I wanted to write another social media themed post to tie up this little thread I appear to be on lately. This time around however I’d like to focus on the way Facebook seems to be changing the way family law operates in Australia in regard to pre-nuptial agreements. Of course this is a very general opener to the world of the pre-nuptial agreement. In the future I hope to delve a little deeper in to some interesting developments of asset division in the area of family law. But for now, let’s start with the basics.
Pre-Nuptial agreements are a predominantly American concept that have dominated the marital psyche due to celebrity obsessed news items reporting on high profile breakdowns. In Australia these arrangements are referred to as binding financial agreements and are covered in various details within s90 of the Family Law Act.
Firstly, what exactly is a prenup or binding financial agreement as far as Australian law is concerned? Well it’s a surprisingly simple concept. As the name suggests this is a financial arrangement between two parties who are intending to get married or live in a de facto relationship. This agreement records what assets and liabilities each person brings in to the relationship and establishes terms that cover what will happen if things break down with regard to finances and how they will be divided.
It’s no great secret to anyone that has been exposed to any side of a divorce proceeding that things have a tendency to get ugly quickly. Each side not hesitating to pull out all the stops and expose anything potentially damaging that may swing the odds in their favour. With Facebook this appears to have been made much easier with pages of screen captured posts now being delivered to lawyers. Some couples are even asking for “lifestyle clauses” to be added to any agreement that will protect any social media activity and content in the event of a relationship breakdown.
With one in every three Australian marriages ending in divorce there are law firms starting dedicated websites to these binding financial agreements much like we have seen the rise of personal injury law websites within the last five years.
So the big question is just what exactly do you need to know before deciding to go down this road? Well the legislation sets out some very strict guidelines for what needs to happen.
- The agreement MUST be in writing
- Each party is required to have received their own independent legal advice before signing. It isn’t enough to consult the same lawyer or even the same firm in case of a conflict of interest.
- The legal advice provided needs to have come from a lawyer practicing in Australia.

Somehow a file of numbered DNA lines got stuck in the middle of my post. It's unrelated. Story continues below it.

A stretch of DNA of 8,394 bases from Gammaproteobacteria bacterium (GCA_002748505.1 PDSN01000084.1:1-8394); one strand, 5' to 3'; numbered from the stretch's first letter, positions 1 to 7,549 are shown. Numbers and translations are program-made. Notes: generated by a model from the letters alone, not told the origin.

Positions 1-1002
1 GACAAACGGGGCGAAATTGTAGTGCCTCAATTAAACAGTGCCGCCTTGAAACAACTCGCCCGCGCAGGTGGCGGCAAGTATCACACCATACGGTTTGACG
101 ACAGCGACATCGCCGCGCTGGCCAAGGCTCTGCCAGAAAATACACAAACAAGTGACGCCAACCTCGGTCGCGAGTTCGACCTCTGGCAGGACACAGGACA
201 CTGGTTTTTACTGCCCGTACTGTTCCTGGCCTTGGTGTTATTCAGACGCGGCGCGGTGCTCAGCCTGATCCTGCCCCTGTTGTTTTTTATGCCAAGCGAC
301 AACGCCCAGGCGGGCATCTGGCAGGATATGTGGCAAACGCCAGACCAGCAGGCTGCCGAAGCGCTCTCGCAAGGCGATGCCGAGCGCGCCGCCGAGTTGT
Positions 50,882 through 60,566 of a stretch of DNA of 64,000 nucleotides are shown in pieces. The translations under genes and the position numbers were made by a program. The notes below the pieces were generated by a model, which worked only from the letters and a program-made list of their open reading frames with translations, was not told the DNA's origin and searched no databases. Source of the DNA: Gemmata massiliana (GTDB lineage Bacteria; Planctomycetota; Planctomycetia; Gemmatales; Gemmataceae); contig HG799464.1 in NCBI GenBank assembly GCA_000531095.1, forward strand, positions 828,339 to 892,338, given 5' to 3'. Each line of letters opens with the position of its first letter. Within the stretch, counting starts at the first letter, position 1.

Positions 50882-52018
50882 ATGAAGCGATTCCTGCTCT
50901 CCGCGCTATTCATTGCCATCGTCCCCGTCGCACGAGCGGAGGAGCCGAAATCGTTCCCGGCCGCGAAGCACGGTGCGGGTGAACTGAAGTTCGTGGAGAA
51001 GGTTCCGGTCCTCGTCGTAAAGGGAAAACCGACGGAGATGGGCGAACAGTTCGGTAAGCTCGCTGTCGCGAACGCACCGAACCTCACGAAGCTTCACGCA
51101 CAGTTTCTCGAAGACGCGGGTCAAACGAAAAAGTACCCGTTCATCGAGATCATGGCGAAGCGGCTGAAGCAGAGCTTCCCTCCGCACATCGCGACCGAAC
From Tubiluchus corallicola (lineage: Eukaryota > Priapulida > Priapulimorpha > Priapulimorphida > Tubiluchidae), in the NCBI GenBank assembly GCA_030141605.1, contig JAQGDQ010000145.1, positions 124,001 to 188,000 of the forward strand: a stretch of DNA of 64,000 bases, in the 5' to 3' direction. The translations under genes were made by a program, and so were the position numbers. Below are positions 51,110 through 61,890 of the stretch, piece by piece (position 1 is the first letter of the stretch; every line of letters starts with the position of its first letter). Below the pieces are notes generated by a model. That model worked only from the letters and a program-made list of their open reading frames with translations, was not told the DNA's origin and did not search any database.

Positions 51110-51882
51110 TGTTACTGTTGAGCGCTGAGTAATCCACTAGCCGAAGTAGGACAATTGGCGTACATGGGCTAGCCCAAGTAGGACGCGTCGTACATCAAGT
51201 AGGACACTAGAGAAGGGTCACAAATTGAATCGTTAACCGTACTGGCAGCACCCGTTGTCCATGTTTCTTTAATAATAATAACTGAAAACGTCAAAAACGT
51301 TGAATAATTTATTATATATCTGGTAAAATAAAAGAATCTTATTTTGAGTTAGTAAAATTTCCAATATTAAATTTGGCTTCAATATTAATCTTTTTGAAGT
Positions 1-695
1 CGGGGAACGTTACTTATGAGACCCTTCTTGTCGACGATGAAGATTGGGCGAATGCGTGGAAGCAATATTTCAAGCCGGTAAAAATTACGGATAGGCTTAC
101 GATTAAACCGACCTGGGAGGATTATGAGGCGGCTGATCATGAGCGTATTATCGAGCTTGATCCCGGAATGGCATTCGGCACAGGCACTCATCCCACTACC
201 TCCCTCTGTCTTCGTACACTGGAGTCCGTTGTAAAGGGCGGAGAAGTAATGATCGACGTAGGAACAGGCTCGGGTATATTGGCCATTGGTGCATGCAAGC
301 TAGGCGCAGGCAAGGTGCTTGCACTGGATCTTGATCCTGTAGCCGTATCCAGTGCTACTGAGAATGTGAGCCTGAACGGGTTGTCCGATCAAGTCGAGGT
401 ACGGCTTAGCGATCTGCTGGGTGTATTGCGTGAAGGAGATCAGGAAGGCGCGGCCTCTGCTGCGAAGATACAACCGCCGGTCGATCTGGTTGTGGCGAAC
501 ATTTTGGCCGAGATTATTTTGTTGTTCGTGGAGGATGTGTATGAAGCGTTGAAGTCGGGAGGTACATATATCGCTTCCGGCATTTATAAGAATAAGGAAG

- Both parties are required to sign the agreement of their own volition – free of any duress or any potential undue influence. One party cannot make a condition that the marriage will only proceed if the agreement is signed.
- The agreement needs to contain a full and frank disclosure of each parties financial standing.
Many lawyers are reporting that these new considerations for the social media generation are becoming all too common. Things such as joint Facebook albums of holidays and children, or even how personal information is exchanged online is often used at the beginning of a relationship to showcase its strength but quickly turn to a weapon when things go wrong. It makes sense to take precautions to protect your online presence. As mentioned in previous posts on this site, it’s all too easy to post something angry in the heat of the moment. However like in other aspects such as employment and defamation, separations are using these online trails to paint a picture that is detrimental to the other side. It’s important to exercise as much caution as possible on social media and keep it as impersonal as practicable. If you find yourself in need of a legal practitioner on any of these areas, it’s essential that you be very open about your social media presence so that any damage can be mitigated as soon as possible.
Courts as a general rule don’t seem to like these agreements being in place when a divorce proceeding comes before them. But that shouldn’t deter you from taking steps to protect your assets and possibly avoid litigation if your marriage should break down.
I could spend pages writing on this area and refer you to recent cases but for now I think this general overview will serve you well as a guide on how to protect your Facebook page from leaving very large teeth marks on your life’s backside.